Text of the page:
CdF was established in 1881 to assume operations of the tobacco factories owned by the Spanish government in the Philippines after the abolition of that country’s tobacco monopoly. After the 1950s, the company expanded internationally, moving into Latin America and Indonesia.
HCIG was created as a result of the combination of H&C and CdF.
The diverse roots of its forerunners enabled HCIG to offer an unmatched portfolio of products, services and geographical origins. The merger also brought together some of the most experienced people in their respective fields. The DAC operations, for example, are handled by Eric van der Linden, who has for many years managed such tobaccos in Indonesia, Brazil and the Dominican Republic, among other places. Chris Cooksey, in charge of HCIG’s North American business, has been with the company for more than two decades, and Andy Spies, who leads the firm’s international operations, boasts equally impressive global tobacco credentials.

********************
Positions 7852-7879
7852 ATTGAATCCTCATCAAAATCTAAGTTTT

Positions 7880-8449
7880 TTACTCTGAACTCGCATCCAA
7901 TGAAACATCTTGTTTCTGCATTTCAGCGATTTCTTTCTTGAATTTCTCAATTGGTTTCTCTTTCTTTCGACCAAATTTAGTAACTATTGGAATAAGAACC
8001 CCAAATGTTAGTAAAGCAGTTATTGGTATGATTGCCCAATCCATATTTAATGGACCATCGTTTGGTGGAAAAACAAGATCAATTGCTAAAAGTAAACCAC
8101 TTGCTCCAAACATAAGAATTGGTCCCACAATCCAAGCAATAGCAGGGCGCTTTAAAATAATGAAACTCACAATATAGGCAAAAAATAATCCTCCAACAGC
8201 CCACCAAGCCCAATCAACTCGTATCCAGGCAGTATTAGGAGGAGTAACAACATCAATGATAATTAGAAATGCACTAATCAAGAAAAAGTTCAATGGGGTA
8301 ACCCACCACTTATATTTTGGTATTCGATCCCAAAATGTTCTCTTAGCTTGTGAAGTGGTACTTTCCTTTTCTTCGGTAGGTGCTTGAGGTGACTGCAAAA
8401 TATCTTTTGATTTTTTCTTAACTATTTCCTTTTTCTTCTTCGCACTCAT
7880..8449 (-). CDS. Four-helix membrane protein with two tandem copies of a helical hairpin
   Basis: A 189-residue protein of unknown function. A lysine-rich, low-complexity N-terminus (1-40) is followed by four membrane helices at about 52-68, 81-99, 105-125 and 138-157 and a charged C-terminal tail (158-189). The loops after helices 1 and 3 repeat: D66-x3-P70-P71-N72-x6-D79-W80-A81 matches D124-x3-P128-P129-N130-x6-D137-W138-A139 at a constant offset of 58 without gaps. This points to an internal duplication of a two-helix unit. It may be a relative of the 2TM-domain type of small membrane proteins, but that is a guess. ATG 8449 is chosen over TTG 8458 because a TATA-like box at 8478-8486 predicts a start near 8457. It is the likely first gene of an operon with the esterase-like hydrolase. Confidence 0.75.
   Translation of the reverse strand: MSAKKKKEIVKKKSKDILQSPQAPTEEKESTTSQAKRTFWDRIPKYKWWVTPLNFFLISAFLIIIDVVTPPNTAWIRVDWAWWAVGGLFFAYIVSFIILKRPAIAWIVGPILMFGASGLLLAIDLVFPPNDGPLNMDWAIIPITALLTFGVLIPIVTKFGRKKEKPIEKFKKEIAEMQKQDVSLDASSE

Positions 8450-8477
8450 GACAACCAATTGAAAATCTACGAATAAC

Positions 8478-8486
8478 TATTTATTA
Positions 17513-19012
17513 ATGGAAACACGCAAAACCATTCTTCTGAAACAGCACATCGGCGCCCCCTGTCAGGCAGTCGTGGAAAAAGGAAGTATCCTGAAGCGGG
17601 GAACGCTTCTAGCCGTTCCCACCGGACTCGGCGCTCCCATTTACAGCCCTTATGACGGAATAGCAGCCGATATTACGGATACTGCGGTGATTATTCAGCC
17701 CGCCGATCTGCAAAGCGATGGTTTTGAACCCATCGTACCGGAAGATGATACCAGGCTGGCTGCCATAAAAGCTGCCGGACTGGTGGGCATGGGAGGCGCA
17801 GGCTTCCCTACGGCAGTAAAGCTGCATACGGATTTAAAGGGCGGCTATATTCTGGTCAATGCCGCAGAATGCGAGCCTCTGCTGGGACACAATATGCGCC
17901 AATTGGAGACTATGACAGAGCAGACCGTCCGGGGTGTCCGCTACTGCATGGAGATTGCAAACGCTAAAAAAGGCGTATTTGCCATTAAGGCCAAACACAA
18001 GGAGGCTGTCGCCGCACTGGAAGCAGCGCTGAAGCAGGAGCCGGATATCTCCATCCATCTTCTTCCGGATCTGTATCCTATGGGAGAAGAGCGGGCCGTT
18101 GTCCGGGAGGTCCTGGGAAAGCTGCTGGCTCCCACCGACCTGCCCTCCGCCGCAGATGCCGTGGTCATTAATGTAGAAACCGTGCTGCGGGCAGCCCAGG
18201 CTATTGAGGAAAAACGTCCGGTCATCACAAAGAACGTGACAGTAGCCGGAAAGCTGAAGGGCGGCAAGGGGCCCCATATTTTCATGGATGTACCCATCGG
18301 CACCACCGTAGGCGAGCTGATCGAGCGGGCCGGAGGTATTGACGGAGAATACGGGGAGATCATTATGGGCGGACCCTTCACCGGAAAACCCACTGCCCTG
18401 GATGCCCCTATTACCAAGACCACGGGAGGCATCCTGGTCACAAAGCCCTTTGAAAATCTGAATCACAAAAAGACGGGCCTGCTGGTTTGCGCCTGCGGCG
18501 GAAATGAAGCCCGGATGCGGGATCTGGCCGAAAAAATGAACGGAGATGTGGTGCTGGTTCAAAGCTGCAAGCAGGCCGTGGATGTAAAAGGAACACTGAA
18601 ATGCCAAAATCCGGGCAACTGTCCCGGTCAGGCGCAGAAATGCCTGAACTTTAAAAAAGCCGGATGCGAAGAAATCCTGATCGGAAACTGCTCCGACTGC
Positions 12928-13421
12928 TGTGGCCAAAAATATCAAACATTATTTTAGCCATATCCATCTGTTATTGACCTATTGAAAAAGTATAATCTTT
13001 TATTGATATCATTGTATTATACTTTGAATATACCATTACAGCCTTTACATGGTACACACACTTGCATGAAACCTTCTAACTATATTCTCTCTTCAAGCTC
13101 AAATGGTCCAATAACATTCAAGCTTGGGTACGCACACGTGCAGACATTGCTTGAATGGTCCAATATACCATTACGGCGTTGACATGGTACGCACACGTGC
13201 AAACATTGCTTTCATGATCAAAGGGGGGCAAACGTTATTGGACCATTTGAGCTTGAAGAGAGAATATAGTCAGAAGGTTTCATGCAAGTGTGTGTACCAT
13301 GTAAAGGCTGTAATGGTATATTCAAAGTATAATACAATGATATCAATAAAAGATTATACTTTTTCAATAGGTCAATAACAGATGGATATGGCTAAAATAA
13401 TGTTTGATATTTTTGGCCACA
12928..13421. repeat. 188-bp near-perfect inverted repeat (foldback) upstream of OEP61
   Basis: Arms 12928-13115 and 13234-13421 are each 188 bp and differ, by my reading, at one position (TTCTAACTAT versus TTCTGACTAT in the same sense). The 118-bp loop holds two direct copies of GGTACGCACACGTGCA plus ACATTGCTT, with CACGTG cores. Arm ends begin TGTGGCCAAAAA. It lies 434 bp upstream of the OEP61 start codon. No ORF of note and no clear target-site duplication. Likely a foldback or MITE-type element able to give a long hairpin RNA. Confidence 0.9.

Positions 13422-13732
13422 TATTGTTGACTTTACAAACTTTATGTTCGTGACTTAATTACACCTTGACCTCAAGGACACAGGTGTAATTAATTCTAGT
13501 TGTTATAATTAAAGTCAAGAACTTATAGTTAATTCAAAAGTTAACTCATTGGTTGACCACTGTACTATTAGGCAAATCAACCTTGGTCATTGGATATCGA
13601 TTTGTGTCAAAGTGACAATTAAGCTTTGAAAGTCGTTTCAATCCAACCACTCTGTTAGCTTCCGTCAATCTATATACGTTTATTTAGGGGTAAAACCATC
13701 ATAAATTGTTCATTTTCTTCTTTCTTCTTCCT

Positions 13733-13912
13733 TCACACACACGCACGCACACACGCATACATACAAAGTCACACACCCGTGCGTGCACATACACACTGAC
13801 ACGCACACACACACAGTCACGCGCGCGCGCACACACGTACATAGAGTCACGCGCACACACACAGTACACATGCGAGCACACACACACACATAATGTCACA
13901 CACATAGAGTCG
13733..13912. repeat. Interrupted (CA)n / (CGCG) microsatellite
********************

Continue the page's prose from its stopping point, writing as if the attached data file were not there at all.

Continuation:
“We have a very solid management team,” says de la Fargue. “Each member has more than 25 years of industry experience.” A tradition of sound management, buttressed by a committed and supportive shareholder, has allowed the company to navigate through challenges such as the 2008 global financial crisis and the increasingly restrictive environment for tobacco.